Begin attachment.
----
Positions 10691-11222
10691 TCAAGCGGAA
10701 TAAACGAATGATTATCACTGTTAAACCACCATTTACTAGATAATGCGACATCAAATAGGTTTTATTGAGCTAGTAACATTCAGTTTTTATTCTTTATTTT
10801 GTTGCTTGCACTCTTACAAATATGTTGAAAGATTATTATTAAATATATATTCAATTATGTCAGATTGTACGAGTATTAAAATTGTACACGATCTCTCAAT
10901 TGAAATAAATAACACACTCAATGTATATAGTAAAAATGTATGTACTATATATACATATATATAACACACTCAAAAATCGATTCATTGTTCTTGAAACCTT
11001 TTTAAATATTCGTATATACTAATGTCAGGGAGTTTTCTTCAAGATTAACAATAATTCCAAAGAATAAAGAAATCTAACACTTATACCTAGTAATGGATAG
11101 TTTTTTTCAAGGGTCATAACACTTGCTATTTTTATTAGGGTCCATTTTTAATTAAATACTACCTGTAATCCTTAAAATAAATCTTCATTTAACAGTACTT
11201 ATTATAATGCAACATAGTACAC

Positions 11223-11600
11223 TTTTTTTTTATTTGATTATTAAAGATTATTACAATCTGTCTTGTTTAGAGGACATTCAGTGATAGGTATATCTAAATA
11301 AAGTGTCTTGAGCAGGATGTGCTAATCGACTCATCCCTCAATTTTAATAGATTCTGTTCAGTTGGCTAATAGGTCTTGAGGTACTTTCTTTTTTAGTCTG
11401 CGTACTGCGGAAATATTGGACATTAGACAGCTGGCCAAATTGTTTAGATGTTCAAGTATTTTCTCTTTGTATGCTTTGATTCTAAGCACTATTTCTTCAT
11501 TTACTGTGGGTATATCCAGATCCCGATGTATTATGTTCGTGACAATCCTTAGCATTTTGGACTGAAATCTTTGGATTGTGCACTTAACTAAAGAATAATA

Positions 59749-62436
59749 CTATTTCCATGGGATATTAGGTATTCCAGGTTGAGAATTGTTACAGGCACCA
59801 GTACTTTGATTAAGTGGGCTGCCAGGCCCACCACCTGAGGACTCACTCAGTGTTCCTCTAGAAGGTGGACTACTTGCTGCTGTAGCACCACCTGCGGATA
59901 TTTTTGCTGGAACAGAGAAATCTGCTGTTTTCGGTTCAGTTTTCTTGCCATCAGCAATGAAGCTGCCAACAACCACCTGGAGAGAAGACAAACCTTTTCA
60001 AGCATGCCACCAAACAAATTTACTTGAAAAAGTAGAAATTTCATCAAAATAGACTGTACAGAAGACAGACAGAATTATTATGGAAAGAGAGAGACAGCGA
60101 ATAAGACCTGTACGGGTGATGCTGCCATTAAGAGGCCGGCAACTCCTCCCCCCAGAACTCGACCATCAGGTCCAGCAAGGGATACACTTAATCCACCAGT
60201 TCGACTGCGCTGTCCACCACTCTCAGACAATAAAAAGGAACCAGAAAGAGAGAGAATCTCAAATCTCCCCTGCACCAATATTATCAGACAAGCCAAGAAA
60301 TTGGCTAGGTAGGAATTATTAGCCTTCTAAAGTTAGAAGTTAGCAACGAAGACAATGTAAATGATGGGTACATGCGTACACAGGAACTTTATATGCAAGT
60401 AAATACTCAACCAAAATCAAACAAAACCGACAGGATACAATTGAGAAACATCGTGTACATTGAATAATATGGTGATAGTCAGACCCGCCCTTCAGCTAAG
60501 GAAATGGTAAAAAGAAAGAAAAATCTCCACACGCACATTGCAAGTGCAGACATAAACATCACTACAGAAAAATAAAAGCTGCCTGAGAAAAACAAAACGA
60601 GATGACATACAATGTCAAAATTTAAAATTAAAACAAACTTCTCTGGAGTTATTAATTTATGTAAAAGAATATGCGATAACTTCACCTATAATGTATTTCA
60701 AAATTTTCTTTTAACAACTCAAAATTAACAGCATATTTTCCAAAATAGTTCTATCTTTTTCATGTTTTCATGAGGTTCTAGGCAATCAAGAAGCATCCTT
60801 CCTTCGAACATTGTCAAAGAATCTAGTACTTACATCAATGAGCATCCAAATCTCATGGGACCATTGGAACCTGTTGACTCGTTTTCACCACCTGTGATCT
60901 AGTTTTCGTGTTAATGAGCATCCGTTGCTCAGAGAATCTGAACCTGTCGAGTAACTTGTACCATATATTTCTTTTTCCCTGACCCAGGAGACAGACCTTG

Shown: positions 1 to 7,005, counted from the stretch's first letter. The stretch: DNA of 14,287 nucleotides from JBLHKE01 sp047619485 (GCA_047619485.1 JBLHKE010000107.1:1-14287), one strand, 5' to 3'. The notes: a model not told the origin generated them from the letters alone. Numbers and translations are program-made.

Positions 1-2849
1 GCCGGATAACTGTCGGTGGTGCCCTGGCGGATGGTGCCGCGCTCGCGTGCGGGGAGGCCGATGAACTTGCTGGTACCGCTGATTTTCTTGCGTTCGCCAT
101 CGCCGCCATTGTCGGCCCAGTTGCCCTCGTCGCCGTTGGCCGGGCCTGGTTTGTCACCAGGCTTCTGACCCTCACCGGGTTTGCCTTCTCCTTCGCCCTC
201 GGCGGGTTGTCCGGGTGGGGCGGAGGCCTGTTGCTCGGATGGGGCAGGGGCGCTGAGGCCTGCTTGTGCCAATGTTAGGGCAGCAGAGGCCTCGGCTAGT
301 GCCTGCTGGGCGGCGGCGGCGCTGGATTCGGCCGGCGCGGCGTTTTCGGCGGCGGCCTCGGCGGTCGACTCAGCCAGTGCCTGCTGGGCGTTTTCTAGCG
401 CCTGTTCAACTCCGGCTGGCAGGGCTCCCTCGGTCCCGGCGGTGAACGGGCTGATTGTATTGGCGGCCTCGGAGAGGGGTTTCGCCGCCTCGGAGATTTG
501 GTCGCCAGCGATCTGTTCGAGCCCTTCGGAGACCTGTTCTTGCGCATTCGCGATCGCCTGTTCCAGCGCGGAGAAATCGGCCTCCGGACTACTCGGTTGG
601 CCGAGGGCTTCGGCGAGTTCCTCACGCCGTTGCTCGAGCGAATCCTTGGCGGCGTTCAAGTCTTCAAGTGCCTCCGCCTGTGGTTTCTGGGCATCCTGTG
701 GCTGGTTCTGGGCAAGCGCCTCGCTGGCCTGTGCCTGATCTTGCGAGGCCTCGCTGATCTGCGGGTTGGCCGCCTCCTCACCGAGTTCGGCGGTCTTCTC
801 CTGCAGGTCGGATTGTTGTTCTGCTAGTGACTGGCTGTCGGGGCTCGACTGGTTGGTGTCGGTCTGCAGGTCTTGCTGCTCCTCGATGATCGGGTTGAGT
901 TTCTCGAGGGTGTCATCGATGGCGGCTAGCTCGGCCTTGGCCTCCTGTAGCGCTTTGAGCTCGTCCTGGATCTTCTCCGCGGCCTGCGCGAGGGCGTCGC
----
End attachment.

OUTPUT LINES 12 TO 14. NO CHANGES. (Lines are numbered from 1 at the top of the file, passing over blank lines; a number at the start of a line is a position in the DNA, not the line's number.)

11401 CGTACTGCGGAAATATTGGACATTAGACAGCTGGCCAAATTGTTTAGATGTTCAAGTATTTTCTCTTTGTATGCTTTGATTCTAAGCACTATTTCTTCAT
11501 TTACTGTGGGTATATCCAGATCCCGATGTATTATGTTCGTGACAATCCTTAGCATTTTGGACTGAAATCTTTGGATTGTGCACTTAACTAAAGAATAATA

Positions 59749-62436